Murphy is everywhere. On one trip, we sat quietly,sudo /etc/init.d/nscd restart far too quietly as things turned out, in the marshalling yards, for three hours or more, until my dad smelled a rat, and headed for the Station Master. There, he found out that the PE train had already left! The Station Master, a portly man, was apoplectic at the discovery, and I doubt that my dad went easy on him. An ugly bout of shouiting and ill humour followed. “Threw” my dad said “not THROUGH”. The Statinon Master made at least one sweaty trip to our carriage “miles away” (as my dad shouted) in the marshalling yards, and had a torrid recepton from every passenger in the carriage. There were a couple of tearful old ladies in one compartment, who recovered enough to vocally maul him quite savagely.


In the end, the Station Master made a plan. He made up a “special” train. We were hitched onto to it, and we were thrilled, when it glided into the main line platform, to see that it consisted of only eight carriages. That was about half the usual load. This was going to be a fast train! The shunting locomotive left us, in the berth on platform One, and watched breathlessly, curious to see what class of locomotive would pull us.


My dad labelled locomotives as “pullers” or “flyers”. Pullers were what train spotters know as “Mountain” class engines, with 8 driving wheels. Flyers had 6 driving wheels. We got a “Flyer” that night. Not just any flyer. I would have been glad of a 16DA “wide firebox”, but what we got was the high-stepping greyhound to beat them all, a 16E, the only locomotive on Cape Gauge with driving wheels measuring six feet in diamater.

Pi D

My mother in her later life travelled on the Drakensberg Express. It was once a Blue Train consist, but was repainted in a pastel green livery, and plied between Durban and Johannesburg. She would board in PMB. It was an overnight trip to Johanneburg, very comfortable. The Drakensberg Express also ran to Cape Town, as seen here, headed by a class 16E, possibly the same locomotive that pulled us from Bloemfontein to Noupoort. There were only ever four of them built. At top speed, those six foot driving wheels revolved eight times per second. School maths tells that, at that speed, it was covering 150 (3.14 x 6 x 8) feet per second, or 102 mph, or 164 kph. Eight revolutions per second is extremely fast on Cape Gauge, hairy and unstable, and I think for most of our fastest stretches we travelled with the driving wheels at 6 revs per second. That’s 102 kph, and way too fast for my dad, who thought that anything over 45 mph was the utmost danger for car travel. I can still see him standing, swaying in the compartment, hanging on to the green leather straps. He said in later years he really feared we would derail! We kids, just thought it was lovely! In the YouTube clip, at around 2.17, through Heuningneskloof, it is exceeding 6 revs per second, and you can see how it swayed over the points. That is about how our ride went. I guess it is doing 110 kph at that point, but it could even have been 120 kph. In this video, the locomotive is seen without smoke deflectors. Usually, they were fitted. In this clip, its sibling is seen with smoke deflectors.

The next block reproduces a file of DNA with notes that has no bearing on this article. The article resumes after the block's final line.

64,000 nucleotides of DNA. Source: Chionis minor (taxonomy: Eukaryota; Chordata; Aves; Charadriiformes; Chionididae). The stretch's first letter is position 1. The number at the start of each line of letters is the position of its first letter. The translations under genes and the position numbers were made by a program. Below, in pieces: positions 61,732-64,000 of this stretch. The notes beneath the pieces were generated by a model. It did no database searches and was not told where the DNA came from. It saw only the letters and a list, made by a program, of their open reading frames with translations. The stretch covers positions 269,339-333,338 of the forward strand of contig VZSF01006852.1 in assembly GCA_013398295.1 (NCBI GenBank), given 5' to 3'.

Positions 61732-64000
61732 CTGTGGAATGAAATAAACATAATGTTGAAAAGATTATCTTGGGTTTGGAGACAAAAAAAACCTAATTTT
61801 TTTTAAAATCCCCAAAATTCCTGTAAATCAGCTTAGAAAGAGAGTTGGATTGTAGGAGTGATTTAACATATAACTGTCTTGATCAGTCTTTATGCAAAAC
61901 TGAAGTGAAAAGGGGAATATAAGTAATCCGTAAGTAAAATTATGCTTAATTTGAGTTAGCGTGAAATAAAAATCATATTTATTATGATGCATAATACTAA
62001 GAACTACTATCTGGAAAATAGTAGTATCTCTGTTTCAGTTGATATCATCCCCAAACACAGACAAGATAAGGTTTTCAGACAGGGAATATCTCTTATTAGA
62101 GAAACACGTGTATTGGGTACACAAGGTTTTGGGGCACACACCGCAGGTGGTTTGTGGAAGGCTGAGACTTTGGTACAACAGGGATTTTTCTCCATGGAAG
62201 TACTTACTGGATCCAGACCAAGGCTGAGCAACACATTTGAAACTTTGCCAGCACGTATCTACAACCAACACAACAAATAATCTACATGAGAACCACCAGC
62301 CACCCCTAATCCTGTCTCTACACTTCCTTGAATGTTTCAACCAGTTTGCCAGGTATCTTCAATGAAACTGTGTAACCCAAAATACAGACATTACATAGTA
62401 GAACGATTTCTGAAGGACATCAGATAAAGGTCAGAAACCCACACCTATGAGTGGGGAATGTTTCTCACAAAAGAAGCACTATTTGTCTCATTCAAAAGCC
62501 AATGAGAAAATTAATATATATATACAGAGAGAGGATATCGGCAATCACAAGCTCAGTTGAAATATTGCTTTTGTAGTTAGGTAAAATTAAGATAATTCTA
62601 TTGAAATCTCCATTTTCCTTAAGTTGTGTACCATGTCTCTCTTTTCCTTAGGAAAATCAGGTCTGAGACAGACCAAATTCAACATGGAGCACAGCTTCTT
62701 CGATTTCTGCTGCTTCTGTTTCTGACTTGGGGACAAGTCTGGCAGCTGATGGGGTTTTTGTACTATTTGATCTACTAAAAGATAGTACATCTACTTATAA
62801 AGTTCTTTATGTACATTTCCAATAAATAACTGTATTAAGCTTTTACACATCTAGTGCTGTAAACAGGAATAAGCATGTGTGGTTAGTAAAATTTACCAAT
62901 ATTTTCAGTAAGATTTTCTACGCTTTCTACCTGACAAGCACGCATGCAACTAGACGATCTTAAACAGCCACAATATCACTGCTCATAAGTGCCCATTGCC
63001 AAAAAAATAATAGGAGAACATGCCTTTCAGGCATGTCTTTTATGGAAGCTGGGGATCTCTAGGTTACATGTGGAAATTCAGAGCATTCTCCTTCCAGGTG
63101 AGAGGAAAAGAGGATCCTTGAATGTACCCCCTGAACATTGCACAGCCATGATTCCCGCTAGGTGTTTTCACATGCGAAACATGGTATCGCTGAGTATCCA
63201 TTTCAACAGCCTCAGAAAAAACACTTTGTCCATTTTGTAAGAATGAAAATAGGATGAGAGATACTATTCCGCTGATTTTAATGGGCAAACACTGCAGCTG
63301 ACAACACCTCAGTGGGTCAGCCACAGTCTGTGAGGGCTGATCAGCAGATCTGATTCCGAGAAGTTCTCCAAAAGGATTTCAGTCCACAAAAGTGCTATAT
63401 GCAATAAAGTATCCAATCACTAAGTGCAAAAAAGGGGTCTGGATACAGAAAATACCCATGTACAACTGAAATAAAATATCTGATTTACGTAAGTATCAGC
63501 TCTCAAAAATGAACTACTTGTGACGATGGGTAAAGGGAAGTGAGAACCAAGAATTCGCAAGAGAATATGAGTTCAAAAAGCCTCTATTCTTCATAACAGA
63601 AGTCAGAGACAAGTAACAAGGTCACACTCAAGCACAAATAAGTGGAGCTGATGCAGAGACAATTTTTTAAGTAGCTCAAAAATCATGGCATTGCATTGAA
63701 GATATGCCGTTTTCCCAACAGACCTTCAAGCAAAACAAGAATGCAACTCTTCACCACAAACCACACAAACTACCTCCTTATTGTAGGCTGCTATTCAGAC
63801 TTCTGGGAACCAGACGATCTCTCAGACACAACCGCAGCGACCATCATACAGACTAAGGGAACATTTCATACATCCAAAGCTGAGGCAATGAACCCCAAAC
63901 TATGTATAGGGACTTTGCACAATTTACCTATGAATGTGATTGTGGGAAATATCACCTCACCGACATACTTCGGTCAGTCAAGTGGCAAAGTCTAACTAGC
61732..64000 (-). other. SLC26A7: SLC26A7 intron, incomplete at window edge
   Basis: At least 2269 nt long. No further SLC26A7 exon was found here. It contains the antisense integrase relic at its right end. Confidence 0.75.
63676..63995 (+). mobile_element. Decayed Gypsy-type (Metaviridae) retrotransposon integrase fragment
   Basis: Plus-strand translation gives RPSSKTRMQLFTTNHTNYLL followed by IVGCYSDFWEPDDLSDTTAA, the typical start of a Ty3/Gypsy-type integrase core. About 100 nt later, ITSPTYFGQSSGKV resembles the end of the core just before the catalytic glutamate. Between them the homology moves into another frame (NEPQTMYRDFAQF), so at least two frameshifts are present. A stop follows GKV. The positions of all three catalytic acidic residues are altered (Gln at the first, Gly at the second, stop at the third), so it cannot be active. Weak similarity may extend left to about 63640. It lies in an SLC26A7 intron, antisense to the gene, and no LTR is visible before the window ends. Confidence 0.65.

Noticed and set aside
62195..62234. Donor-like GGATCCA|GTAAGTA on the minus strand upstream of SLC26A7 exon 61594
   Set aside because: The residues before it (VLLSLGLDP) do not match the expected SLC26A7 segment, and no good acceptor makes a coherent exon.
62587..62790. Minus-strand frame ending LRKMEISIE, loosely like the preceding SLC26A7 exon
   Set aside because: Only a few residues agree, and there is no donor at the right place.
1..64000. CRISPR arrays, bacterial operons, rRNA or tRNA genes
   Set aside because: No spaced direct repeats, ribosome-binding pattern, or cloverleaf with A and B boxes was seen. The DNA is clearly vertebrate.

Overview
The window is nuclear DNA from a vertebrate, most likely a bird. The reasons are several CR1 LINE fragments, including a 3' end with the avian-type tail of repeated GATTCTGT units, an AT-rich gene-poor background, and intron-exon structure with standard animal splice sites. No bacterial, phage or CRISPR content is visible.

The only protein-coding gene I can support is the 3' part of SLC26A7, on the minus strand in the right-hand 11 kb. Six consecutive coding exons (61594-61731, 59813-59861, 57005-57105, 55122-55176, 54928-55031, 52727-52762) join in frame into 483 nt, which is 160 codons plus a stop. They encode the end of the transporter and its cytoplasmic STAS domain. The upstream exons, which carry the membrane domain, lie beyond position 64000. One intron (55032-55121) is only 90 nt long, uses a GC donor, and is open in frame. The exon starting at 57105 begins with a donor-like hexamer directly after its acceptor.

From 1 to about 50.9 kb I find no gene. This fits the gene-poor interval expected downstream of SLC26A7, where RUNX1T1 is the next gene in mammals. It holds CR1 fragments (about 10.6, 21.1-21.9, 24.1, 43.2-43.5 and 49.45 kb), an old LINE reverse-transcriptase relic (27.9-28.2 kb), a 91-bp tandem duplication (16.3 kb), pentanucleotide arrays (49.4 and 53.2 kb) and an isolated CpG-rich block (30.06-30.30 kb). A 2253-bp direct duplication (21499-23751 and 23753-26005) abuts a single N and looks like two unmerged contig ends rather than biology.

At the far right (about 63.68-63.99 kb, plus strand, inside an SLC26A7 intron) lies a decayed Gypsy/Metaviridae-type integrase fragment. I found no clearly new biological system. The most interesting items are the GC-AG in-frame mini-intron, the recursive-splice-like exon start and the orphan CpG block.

We departed Bloemfontein around 01h00, two hours late. The Station Master (no man was ever again that glad to be rid of my father) assured him that there were no trains to cross and none in our way. It would be a non-stop run to Noupoort.

It was. I still remember sliding all over my bunk, and hearing the constant blast of the locomotive with its strange Doppler effect in and out of cuttings. Things slowed for the hills on either side of the Orange River, but otherwise it was a truly mad dash all the way. Our Grandad waited only a half hour after the PE train had left, having been told by Noupoort Station Master that he would find us on the later train.